I was planning on something a little more lighthearted this week, maybe some fun whale facts and crafts for our younger whale-lovers. But, then the MARMAM digest arrived which included a link to a special edition of the open access Journal of Marine Biology, devoted to cetaceans; Protecting Wild Dolphins and Whales: Current Crises, Strategies, and Future Projections.
Guest editors Lori Marino, Frances Gulland, and Chris Parsons have compiled six articles covering what we know about some of the most pressing issues in cetacean conservation.
As background to this special edition they offer a reminder why a focus on conservation is timely and necessary; “At a time when the problems cetaceans face are converging with a myriad of other issues, the possible approaches to be employed to mitigate these problems require unprecedented flexibility and sophistication.”
The Earth just lost another species: the Baji river dolphin. Whale stocks are struggling in many regions, and the dangers from ship strikes, trash and debris in the oceans and even whale watching are increasing. Plus, we know more about cetacean society than ever before. Cetaceans have culture, families, share knowledge and have even been declared non-human persons. The editors point out that for these reasons, our protection efforts must also take psychological issues into consideration.
The articles are through and enlightening reads, available in full online. One of the studies, a summary of whale-vessel collisions in Alaska, was particularly interesting. Here are a few of the key points.
The authors analyzed records of collisions with whales in the waters within 200 nautical miles of Alaska, to glean some statistics and possible ways to reduce this sad result of increased human incursions into the marine environment.
Of the 108 usable records some trends were recognized. Most incidents (86%) involved humpback whales. Not surprisingly most occurred in the summer (feeding) months and collision reports increased towards the end of the time period, 1978 – 2011.
Not all strikes killed the animals; only 25 records were known to have resulted in death. Blunt force injuries were three times more common than sharp trauma injuries (that physically cut the animals, like propeller wounds). Indeed some of the injuries described make disturbing reading and in about a third property damage or injury to humans was also entailed.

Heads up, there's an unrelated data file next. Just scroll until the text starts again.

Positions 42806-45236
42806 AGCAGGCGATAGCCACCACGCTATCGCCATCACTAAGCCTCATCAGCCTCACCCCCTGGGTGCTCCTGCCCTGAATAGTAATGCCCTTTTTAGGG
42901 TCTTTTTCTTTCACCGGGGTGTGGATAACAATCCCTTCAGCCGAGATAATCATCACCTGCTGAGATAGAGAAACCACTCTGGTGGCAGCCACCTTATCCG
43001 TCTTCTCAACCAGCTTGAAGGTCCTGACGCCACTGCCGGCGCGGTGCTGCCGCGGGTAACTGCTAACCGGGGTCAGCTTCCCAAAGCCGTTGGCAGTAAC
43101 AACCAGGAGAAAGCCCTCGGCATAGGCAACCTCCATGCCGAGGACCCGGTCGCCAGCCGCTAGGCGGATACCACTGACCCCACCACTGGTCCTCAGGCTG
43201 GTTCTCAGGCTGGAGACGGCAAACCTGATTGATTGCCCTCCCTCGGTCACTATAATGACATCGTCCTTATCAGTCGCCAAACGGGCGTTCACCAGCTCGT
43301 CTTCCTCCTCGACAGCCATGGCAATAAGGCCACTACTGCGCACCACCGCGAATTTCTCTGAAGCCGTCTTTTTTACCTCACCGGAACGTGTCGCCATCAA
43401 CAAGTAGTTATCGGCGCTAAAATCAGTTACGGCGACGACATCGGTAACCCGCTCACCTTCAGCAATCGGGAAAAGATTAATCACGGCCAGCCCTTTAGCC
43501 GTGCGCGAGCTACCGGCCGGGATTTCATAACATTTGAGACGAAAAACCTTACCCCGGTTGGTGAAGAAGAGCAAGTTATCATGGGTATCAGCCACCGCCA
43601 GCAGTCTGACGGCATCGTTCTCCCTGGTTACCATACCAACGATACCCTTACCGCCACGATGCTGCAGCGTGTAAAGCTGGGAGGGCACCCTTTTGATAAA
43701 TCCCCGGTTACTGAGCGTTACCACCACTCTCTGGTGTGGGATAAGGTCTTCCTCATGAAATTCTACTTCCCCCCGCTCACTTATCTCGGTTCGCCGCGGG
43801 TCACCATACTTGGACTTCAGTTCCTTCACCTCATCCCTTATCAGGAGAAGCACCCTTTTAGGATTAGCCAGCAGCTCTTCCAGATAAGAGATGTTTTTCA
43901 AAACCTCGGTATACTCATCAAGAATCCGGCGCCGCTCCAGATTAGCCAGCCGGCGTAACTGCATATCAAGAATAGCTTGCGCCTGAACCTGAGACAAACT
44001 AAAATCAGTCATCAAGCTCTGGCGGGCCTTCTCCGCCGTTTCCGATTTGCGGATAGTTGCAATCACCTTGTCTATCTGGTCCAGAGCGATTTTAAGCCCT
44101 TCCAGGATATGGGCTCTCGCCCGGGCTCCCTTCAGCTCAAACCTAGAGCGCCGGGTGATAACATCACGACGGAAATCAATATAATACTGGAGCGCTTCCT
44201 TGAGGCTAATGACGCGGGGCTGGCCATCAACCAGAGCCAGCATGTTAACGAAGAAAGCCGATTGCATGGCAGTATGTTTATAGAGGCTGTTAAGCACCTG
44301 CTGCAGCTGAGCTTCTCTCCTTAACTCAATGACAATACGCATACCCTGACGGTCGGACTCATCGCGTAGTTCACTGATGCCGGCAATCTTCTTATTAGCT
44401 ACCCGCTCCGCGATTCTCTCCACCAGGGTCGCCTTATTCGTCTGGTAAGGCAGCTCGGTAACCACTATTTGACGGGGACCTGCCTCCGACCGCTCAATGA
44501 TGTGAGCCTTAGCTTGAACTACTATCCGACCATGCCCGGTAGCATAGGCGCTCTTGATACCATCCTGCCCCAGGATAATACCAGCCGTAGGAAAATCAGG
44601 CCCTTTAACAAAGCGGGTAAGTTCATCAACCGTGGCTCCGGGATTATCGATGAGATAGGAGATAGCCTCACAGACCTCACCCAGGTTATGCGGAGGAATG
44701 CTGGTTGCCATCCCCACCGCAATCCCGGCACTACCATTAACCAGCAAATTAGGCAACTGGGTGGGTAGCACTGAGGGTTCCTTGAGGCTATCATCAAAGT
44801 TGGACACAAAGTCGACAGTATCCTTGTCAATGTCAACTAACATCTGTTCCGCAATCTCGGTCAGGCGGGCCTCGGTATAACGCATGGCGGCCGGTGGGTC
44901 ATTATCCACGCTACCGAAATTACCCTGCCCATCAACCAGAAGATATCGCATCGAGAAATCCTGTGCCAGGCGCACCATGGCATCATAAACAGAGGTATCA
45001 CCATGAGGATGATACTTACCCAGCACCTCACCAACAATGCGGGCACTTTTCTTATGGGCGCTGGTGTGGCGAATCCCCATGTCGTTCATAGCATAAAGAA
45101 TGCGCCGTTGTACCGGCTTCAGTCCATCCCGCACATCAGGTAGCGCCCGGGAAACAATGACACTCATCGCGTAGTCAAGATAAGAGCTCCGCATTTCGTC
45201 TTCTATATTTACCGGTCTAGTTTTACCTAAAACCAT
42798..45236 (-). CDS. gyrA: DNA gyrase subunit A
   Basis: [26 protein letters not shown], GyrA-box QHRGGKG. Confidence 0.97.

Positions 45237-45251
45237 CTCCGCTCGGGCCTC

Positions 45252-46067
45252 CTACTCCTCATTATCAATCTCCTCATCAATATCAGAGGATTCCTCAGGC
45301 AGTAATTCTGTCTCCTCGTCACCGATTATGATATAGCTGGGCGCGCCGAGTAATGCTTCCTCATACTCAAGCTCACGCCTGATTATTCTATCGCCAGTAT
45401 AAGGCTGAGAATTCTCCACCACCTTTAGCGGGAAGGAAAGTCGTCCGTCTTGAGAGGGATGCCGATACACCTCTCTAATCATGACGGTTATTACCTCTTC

Vessels were not all massive, fast-traveling supertankers or cruise ships (although those accidents were more likely to kill, and make the news, with reports of dead whales riding on the bulbous prow of large ships.) The majority (60%) of boats were less than 15 m (45 feet) in length.
In 15 cases, whales struck anchored or drifting boats – clearly sound plays a part in enabling them to avoid vessels. And one sentence jumped out in particular in reference to what the boats were doing before the incidents: “2% were intentionally ramming whales.” Good lord.
The real take home message is the need for boater education and better reporting. The 100 or so incidents assessed are probably just the tip of the iceberg. And confounding the lack of reporting (3 out of 4 collisions are possibly never mentioned) is the absence of a standardized collision reporting form. This is important.
As the authors note: “Most of these (anecdotal) reports lack so many critical details such as vessel speed, location, and the fate of whale that although they would contribute to a better understanding of the true frequency of whale-vessel collisions, they might not advance our knowledge of the specific factors leading to collisions or their outcomes.”
Ship strikes are typically reported on a form designed for marine mammal stranding events and yet our National Marine Mammal Stranding Database does not accept ship strike records. Urgently needed is a proper standardized reporting form for collisions so that all salient details such as vessel size, speed, location, etc. are recorded and we can apply the knowledge gleaned to make better management decisions.
In addition, boaters need to be better educated about the risks and how to operate safely particularly in whale ‘hot-spots.’ While this study focuses on Alaska, the lessons are applicable anywhere we share our coastal waters with marine mammals.
For more information on ship-strikes and boat speed zones see NOAA’s ship-strike reduction program. The Whale and Dolphin Conservation Society prepared a report on the issue, which is available for download. And for smart phone users going boating in right whale habitat in the Atlantic region, don’t forget there’s an app for that, available on iTunes!